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Costa Mesa charter heads to June ballot

Residents, council members and citizen groups can submit arguments for and against the idea to be included in the ballots.

March 07, 2012|By Joseph Serna
  • Costa Mesa City Council chambers are filled to capacity Tuesday, when city officials voted on putting the charter on the June ballot.
Costa Mesa City Council chambers are filled to capacity… (Kevin Chang, Daily…)

Costa Mesa residents will vote June 5 on whether to adopt a city charter, a proposal that has yielded mixed responses.

"We've got to get the tools here to get ourselves back on track, and that's all this charter does," Mayor Pro Tem Jim Righeimer said after the vote Tuesday night. "I'm doing what I truly believe is best for the citizens of Costa Mesa."

Supporters say a charter would provide more local control over governance, while detractors view it as an effort to stop a lawsuit filed by city workers who want to prevent outsourcing of their jobs.

After hosting two state-mandated charter meetings where the community can suggest changes to the document — essentially a city constitution — the council majority voted 4 to 1 to put the initiative on the California primary ballot.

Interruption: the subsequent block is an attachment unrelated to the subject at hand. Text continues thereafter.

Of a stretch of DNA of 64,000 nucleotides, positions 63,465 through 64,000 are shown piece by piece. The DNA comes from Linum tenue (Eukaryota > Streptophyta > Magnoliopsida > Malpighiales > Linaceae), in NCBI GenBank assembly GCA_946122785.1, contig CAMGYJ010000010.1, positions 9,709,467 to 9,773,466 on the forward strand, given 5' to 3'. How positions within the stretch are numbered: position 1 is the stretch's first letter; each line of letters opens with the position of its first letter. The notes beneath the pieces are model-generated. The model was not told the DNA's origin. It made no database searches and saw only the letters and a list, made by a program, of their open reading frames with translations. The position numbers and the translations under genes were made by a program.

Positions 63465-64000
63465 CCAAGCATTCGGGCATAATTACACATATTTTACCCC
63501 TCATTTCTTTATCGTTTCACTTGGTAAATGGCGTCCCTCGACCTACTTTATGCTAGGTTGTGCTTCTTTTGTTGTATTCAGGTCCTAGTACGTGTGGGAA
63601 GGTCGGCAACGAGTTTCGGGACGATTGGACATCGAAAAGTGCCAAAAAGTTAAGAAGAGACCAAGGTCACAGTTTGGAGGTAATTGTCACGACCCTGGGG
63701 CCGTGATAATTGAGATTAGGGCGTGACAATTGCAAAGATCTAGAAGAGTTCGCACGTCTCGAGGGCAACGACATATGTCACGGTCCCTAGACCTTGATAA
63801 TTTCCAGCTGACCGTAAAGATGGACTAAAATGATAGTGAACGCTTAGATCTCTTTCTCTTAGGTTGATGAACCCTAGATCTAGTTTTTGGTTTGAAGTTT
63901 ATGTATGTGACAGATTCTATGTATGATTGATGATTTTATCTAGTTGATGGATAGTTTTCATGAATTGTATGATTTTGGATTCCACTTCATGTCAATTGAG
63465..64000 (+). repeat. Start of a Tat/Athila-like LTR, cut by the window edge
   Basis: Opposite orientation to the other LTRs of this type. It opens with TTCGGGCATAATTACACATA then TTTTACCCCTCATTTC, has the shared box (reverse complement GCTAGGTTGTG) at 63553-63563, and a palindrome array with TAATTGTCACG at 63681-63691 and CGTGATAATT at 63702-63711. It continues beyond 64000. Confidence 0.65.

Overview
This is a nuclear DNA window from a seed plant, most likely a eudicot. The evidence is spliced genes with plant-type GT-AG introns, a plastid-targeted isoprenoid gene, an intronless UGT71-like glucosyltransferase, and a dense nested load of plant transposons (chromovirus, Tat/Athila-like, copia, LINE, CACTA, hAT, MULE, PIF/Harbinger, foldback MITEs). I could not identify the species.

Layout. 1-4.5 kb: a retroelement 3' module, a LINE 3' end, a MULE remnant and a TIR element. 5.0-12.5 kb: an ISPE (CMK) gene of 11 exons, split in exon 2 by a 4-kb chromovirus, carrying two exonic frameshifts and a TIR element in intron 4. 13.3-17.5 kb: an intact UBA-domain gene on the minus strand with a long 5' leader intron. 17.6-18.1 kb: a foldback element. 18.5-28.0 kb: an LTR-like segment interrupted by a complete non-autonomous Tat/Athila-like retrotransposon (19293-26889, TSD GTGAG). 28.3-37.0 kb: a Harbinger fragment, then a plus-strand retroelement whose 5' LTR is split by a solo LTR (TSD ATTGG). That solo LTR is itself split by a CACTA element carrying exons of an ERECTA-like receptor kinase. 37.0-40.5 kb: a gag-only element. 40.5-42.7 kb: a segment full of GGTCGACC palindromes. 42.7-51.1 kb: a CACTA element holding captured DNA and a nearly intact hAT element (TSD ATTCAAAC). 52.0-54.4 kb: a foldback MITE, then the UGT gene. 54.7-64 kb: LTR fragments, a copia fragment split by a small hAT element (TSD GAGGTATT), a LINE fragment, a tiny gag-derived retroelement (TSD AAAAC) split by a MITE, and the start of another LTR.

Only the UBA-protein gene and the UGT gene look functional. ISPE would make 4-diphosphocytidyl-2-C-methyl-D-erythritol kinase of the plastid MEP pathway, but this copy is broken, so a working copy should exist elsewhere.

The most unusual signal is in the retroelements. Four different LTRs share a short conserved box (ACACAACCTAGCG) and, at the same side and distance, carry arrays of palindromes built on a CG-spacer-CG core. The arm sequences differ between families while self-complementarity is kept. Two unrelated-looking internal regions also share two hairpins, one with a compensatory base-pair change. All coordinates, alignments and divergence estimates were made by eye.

Opponents called for it to be put on the November ballot, a less costly alternative that would give the public more time to learn about and play a greater role in crafting the document that, in many cases, would supersede the general laws found in the state Constitution.

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Councilwoman Wendy Leece cast the lone dissenting vote.

"It just hasn't been vetted that well," said Leece, who has voted no to the large-scale changes initiated by Righeimer and Councilman Steve Mensinger.

The two councilmen have led a charge started in 2011 that has seen the police helicopter program cut, fees for some services increased, workers laid off and their jobs on the way to being outsourced.

"The problem here is fear of change, fear of going into something new," Mayor Gary Monahan said of those opposing the charter. "All we're doing today is, if we go forward, is giving the residents of Costa Mesa an option to say if they want it or not. If you don't like it, vote no."

However, the men argue that the payoff has been a budget surplus for the first time in years and a boost in spending in city maintenance and improvements.

If voters approve switching to a charter city, a city-employee lawsuit alleging it's illegal for Costa Mesa — in its current general law form — to privatize specific services would become moot. A judge last year prohibited Costa Mesa from privatizing services until the lawsuit is resolved in April at the earliest.

The charter unlocks more outsourcing, which in turn would lighten future payroll costs and pension obligations weighing heavily on Costa Mesa's finances, proponents claim.

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